In 1995, the first Living Assistance loan was granted to a Tucson heart recipient for $500 for living expenses.
In 1996, AHCCCS included transplant as a beneficiary
In 1998, the first issue of the quarterly newsletter “Change of Heart” was published and distributed to members and to the transplant community. The newsletter established an important network of recipients, people on the waitlist, and healthcare providers.
Each publication included names and contact information of heart and heart/lung recipients that were willing to provide one-on-one support, as well as community events, Trans-aniversaries, and healthy recipes. In 2006, it was renamed “Transplant for Living.”
Editors 1998 through current:
- Betty Konkle
- Dotty Stevenson
- Sue Reid
- Jerry Charette
- Mary Otte
- Desiree Garcia Alicia Montoya
- Ursula Neal
- Sharon Thomas
- Patti Cook
- Edith Pitts
- Melissa McQueen
In 2002, The School Poster Contest was created to get information into the public eye by displaying the posters in hospitals, doctor’s offices, schools and health centers.
In 2003, the Arizona Coalition for Transplantation, with the aid of the New Heart Society, obtained the DonateLife License plates to provide funds for transplantation and organ donation awareness.
In 2006, the Society realized that more than just heart recipients need help and expanded their reach to include all solid organ transplant recipients. That is when the name changed to New Life Society.
In 2008 New Life Society establishes a School Awareness Program, designed to inform students 6-12th grade of organ donation and transplantation. Champions of the Program were Dotty Stevenson, Andrew Bombeck, Carol Gustafson, Desiree Garcia, Erin Crockett, Ursula Neal, Anna Walters,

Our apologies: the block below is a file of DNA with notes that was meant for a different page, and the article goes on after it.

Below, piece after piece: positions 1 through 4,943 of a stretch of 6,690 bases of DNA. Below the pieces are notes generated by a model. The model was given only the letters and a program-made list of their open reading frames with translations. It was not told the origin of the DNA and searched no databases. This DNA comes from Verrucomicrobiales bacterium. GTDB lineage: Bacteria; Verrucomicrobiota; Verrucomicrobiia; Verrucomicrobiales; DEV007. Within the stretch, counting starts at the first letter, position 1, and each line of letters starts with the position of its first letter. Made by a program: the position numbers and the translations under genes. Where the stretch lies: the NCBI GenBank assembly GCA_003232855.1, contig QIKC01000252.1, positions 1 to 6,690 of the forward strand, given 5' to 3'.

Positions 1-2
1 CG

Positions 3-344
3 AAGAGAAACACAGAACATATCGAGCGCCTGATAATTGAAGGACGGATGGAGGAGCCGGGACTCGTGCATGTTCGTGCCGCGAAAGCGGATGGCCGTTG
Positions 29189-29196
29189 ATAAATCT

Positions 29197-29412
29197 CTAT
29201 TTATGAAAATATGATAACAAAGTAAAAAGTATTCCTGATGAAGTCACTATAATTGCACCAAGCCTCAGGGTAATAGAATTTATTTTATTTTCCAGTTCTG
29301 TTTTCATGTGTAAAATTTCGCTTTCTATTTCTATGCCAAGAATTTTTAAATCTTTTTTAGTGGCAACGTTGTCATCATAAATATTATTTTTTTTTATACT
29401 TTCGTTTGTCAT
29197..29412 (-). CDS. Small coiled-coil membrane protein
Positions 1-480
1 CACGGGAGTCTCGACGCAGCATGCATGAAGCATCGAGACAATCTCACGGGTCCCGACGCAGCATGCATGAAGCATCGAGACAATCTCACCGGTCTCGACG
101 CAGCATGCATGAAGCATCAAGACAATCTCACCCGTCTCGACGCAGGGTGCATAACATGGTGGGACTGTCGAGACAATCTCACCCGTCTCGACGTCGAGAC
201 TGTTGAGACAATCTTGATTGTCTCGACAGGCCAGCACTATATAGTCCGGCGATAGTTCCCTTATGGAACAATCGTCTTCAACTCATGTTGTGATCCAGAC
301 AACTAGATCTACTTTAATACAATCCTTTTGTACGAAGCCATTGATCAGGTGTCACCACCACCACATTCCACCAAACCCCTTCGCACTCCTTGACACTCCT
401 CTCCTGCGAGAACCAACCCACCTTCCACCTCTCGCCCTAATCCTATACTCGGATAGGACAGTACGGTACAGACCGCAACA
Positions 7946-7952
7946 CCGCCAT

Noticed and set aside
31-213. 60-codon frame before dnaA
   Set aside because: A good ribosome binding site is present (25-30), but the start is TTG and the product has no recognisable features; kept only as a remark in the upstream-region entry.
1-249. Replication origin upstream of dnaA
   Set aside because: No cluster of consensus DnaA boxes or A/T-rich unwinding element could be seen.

Also in this year, chapters were opened in Yuma, led by Ken Stanhope, Maribel Cross, and then Tom Gammill, and Tucson.
In 2009, the governor and Legislature tried to cut costs from the budget and removed over 90 patients from the AHCCCS transplant list, as their transplant surgery would no longer be covered. New Life Society takes the lead and organized community leaders like Eddie Basha, Charlie Thomas, the four transplant centers, and Arizona Community Foundation, to help reverse that decision by coming up with an alternative proposal that would save the budget and reinstate those to the waitlist. It wasn’t until April 2011 that they were able to persuade the governor that this was a good idea!
In 2010, internal processes and procedures were re-assessed to align better with the community’s needs. An Advisory Board was created, with noted public figures like Rose Mofford, Anna Tovar, and other legislators and doctors.
In 2011, the Celebration of Life Gala raises money for the expansion project to Prescott and Eddie Basha’s creates the first endowment account.
In 2016, the board of directors expands the Living Assistance Loan program to include grants that recipients do not need to repay. Recipients receive financial aid for housing, utilities, transportation, and medication co-pays.
Also in 2016, Transplant Team AZ merged with New Life Society.
In 2018, Transplant Community Alliance adopted a name that better reflects our goal in the transplant community. Programs include peer support dinners, education meetings, participation in the Transplant Games of America, and coordination with community partners and transplant centers.
In 2019, the Mentorship Program was formalized and 60 recipients, donors, and caregivers were trained to provide support one-on-one to anyone who needed it.